The order of the High Court was in relation to a case (CS(OS) 1299/2010) filed by the organising committee of the Common Wealth Games alleging infringement of its logo and trademark symbols like mascot ‘Shera’.
Patents are territorial in nature. A patent granted in one jurisdiction (country) is not valid in another in which such a patent has not been obtained. Therefore enterprises in countries where a particular patent is not granted are freely entitled to trade in such unprotected products to the detriment of the patent holder & the innovator who are left empty handed. The patent holder gets an opportunity to block such transactions if such goods transit through countries in which the patent holder has obtained the patent. To give an example - if a pharmaceutical product is patented in Switzerland but not patented in India & Cuba then an Indian pharmaceutical company can export the pharmaceutical product without any peril to Cuba. But if the Company were to export the goods via Swiss Air and if the flight landed in Geneva then the patent is violated and the shipment is liable to be confiscated.
This practice of repeated confiscation by Netherlands and other European countries of goods which are in transit to third country destinations has been protested by India and India has requested the WTO for consultation with European Union and the Netherlands (in DISPUTE No. DS408). The confiscation has allegedly been on the grounds of Patent Infringement. According to the website of the WTO “On 28 May 2010, Brazil, Canada and Ecuador requested to join the consultations. On 31 May 2010, China, Japan and Turkey requested to join the consultations. Subsequently, the European Union informed the DSB that it had accepted the requests of Canada, China, Ecuador, India, Japan and Turkey to join the consultations.”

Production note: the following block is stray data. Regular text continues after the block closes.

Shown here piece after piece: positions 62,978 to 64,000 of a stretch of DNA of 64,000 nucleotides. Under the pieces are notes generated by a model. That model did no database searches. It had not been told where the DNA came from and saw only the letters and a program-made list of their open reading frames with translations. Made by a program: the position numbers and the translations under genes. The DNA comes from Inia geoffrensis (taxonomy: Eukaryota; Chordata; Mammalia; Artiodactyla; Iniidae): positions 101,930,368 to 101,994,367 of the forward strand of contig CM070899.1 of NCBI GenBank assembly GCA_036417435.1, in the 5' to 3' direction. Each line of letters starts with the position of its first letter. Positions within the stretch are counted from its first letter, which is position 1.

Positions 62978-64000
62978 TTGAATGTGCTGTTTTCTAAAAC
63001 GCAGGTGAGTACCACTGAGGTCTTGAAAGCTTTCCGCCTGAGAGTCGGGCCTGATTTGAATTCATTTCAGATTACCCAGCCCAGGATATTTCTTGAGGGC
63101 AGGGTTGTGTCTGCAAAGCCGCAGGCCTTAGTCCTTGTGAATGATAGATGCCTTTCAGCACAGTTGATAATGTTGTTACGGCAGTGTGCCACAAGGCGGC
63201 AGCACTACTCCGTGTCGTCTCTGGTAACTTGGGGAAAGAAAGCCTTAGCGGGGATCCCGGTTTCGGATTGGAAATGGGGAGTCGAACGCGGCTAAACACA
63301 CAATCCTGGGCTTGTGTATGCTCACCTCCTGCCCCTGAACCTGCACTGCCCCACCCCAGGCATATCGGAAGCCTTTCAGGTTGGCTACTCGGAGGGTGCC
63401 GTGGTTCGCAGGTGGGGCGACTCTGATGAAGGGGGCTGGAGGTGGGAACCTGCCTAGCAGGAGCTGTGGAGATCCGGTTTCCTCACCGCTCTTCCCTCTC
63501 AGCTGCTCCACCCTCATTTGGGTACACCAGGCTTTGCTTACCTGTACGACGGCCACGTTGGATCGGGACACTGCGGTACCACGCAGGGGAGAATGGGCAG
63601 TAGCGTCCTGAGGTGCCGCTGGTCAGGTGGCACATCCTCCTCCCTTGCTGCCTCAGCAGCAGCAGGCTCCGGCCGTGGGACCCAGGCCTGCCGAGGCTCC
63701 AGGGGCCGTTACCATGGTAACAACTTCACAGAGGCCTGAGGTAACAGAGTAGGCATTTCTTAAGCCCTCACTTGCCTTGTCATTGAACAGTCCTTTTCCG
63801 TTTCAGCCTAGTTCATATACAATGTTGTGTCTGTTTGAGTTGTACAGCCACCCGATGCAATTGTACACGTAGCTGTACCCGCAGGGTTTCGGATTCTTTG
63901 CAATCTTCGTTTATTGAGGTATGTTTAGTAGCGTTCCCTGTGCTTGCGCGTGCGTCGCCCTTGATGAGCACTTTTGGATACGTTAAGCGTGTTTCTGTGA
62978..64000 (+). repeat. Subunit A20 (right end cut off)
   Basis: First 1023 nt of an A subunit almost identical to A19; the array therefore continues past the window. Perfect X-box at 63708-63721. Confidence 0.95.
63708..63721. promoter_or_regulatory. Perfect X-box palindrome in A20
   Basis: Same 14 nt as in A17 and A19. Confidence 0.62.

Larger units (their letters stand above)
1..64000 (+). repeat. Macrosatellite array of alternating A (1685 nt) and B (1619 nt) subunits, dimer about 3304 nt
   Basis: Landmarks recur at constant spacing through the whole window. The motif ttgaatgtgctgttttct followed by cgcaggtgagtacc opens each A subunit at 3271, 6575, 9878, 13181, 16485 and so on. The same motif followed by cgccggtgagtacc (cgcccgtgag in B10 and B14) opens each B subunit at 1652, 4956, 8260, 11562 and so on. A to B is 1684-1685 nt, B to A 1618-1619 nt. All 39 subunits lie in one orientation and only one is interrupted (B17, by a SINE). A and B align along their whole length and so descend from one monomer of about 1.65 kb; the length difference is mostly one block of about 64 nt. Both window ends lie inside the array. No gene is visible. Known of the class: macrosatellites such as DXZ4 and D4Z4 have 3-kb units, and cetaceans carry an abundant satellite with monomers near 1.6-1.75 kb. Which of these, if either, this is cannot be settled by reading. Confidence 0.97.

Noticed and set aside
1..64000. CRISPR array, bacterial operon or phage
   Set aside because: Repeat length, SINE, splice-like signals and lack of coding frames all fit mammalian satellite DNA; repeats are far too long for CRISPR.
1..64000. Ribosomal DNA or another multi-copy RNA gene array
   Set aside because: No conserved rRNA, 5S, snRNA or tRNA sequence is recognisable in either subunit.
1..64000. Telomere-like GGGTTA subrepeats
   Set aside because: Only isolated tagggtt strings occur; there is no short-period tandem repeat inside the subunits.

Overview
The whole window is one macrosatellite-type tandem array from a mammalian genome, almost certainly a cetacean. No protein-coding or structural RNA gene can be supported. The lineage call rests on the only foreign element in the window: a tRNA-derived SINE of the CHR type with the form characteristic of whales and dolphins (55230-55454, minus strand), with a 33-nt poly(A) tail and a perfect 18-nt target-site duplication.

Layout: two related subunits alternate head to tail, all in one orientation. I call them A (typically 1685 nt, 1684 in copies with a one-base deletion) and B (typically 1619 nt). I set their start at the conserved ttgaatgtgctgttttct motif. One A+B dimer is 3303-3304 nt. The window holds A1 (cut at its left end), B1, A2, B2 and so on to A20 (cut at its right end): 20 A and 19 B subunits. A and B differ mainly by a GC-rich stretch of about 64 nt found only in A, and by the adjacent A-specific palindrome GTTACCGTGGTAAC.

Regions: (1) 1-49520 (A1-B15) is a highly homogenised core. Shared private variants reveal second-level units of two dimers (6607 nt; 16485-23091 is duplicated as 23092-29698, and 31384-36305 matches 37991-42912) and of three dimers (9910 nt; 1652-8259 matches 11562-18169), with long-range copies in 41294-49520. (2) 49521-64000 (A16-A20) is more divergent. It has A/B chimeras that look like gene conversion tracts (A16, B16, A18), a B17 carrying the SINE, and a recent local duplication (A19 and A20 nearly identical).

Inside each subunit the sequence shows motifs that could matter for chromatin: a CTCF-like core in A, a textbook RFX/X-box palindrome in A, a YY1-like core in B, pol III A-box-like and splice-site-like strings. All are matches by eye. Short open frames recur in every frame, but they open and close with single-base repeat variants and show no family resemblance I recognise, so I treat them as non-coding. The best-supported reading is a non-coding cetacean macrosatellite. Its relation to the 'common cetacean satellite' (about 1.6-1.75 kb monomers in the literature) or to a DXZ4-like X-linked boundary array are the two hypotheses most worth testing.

India alleges that such seizure is against the provisions of General Agreement on Tariffs and Trade and Agreement on Trade Related Aspects of Intellectual Property Rights (TRIPS)
If this Dispute cannot be solved by consultation, it would be referred to the dispute settlement panel of the WTO.
Israel has become the 85th member of the Madrid Protocol. The provisions of the protocol will come into operation in Israel from 1st September 2010. Applicants who seek international registration of their trade marks under the Madrid Protocol will now be able to designate Israel as one of the countries in which they wish to protect their mark. For more information on the Madrid System of International Registration of Marks of which Madrid protocol is a part please click here.